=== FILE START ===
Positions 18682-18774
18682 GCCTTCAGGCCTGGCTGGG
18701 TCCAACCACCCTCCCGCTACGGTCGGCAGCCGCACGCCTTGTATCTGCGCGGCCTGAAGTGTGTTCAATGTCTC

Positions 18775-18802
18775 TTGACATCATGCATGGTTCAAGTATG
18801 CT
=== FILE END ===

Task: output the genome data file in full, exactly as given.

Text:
Positions 18682-18774
18682 GCCTTCAGGCCTGGCTGGG
18701 TCCAACCACCCTCCCGCTACGGTCGGCAGCCGCACGCCTTGTATCTGCGCGGCCTGAAGTGTGTTCAATGTCTC

Positions 18775-18802
18775 TTGACATCATGCATGGTTCAAGTATG
18801 CT